Sam's first trip to Finca El Paraiso

When Jo asked me if I'd join him in this years trip to see Jose out in Colombia, I had expectations of 30 degree heat sipping on Corona's under banana trees. It was only a few days before when I looked at the forecast I realised I had to pack a rain jacket, and that it was actually hotter in Bristol than the mountains of Narino (until the sun came out). When we landed in Pasto, we were picked up by Jose in his new truck and driven to his new house to have lunch with his family. The views, 360 degrees, were spectacular. The most amazing mountain ranges with incredibly dense jungle & a volcano which we never saw the peak of because of the cloud covered top.

First thing I noticed, and kept being wondered by, is all the dogs. And not wild "look like they'll bite your hand off" dogs. Healthy looking innocent fluffy pups roaming the streets, everywhere. I had to quickly learn not to stroke every one that walked passed or sat with me, but luckily Jose (and every other farmer) has two of his own I could safely play with on the farm. 

Jose's family were amazing, and even with my lack of Spanish, I felt so welcome & looked after from the minute we arrived. And by the end of the four day trip, felt like I'd made friends I would miss upon returning to Bristol. And this is a trend that kept repeating itself with everyone we met. The Colombian people are amazing, so hospitable, and have a zest for life (and dancing) that we Bristolians could learn a thing or two from.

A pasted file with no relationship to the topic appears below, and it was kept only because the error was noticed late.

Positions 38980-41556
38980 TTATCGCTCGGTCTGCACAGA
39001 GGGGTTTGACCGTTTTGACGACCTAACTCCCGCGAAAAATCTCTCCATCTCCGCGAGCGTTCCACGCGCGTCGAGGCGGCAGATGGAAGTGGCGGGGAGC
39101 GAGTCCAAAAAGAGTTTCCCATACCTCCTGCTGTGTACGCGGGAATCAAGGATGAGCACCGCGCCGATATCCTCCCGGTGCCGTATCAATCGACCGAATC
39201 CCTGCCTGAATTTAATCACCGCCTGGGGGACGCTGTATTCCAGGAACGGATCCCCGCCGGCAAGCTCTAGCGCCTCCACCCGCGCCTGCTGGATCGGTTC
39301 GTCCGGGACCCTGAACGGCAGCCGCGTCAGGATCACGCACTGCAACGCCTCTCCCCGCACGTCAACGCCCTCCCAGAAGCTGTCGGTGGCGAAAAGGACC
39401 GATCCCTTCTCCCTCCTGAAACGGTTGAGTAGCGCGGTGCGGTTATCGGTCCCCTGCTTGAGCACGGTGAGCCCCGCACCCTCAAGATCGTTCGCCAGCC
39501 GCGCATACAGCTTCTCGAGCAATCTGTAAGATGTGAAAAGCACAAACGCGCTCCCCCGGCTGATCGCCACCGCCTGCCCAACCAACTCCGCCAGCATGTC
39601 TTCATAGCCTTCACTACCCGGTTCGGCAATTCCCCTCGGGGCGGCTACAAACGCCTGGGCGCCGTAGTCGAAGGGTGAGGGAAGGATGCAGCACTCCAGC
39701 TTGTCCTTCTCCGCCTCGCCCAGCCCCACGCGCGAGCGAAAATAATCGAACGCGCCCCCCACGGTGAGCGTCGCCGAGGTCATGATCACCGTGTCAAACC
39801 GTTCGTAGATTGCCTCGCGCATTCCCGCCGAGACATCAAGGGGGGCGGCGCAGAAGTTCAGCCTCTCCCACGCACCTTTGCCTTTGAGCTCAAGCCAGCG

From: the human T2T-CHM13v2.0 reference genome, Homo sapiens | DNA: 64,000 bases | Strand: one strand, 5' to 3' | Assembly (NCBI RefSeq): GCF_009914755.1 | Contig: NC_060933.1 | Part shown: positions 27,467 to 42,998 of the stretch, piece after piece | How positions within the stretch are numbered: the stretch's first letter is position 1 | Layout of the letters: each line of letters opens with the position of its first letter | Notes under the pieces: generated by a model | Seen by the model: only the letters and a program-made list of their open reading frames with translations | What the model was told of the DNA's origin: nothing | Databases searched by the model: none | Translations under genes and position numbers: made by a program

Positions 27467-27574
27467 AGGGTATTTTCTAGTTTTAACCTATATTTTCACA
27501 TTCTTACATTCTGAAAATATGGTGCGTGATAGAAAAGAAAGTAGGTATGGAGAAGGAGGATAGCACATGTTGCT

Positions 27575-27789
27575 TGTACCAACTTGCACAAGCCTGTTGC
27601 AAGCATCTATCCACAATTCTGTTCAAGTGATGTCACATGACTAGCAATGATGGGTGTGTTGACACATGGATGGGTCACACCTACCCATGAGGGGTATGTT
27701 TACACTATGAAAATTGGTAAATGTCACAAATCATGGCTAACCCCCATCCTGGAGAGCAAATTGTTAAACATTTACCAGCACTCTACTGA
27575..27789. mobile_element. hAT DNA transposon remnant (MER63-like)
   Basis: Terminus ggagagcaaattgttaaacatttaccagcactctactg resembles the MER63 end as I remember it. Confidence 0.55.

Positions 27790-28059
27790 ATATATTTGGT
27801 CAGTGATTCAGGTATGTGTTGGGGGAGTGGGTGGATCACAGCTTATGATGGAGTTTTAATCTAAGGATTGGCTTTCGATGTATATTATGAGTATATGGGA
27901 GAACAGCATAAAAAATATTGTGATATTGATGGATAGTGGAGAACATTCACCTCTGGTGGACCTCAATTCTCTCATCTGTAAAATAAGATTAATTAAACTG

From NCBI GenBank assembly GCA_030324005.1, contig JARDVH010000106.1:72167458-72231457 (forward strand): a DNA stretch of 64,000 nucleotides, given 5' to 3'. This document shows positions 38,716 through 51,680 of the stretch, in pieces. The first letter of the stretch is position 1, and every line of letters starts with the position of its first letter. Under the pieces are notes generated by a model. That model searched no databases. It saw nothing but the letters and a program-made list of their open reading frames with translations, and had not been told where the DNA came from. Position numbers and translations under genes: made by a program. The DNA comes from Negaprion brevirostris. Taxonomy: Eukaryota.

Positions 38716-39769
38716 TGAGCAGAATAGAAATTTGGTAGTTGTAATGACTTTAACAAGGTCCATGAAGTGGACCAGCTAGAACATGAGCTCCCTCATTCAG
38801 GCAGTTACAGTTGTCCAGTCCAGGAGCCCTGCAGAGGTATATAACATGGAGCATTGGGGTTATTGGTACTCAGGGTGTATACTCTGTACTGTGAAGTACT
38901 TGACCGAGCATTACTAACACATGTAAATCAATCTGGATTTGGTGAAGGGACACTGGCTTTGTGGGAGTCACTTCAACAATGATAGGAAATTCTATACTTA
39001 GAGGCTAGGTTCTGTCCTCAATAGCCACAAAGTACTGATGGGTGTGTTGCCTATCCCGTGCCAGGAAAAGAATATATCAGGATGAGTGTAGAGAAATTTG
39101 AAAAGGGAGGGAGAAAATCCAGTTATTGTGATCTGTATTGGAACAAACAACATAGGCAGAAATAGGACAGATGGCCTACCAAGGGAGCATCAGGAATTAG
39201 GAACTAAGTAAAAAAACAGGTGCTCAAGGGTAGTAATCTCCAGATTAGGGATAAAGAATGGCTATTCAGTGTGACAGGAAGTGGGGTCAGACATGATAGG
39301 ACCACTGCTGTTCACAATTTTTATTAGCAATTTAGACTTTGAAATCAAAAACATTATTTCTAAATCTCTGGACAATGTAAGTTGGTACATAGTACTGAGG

Of all the amazing farms we visited, one thing kept coming up in my mind. These were some of the best coffee farms in Colombia, and yet they had to constantly deal with difficulties in their surrounding infrastructure. Amelio Santacruz, who we buy our "house filter" coffee from, grows 10,000 kilos of speciality coffee every year. And yet, he still has to collect rain water for basic facilities in his house because the supply from the local town won't cover it. The local lab in Buesaco where they test & grade all the speciality lots from local farms also struggle with this when wanting to do regular cuppings. One of the main highway bridges had collapsed, leading all traffic down the same thin dirt road and causing major disruption to the local towns. These are just a few examples, and still Jose and his collaborative are able to produce incredible coffee despite hurdles they have to leap over, and they're continually striving for better.


We tasted incredible coffees, met incredible people, and ate a lot of plantain. My only wish is that we could have stayed longer, but even though it felt like time away visiting friends, we were there to work & the work was done. Now I have a good reason to learn Spanish ready for next years visit.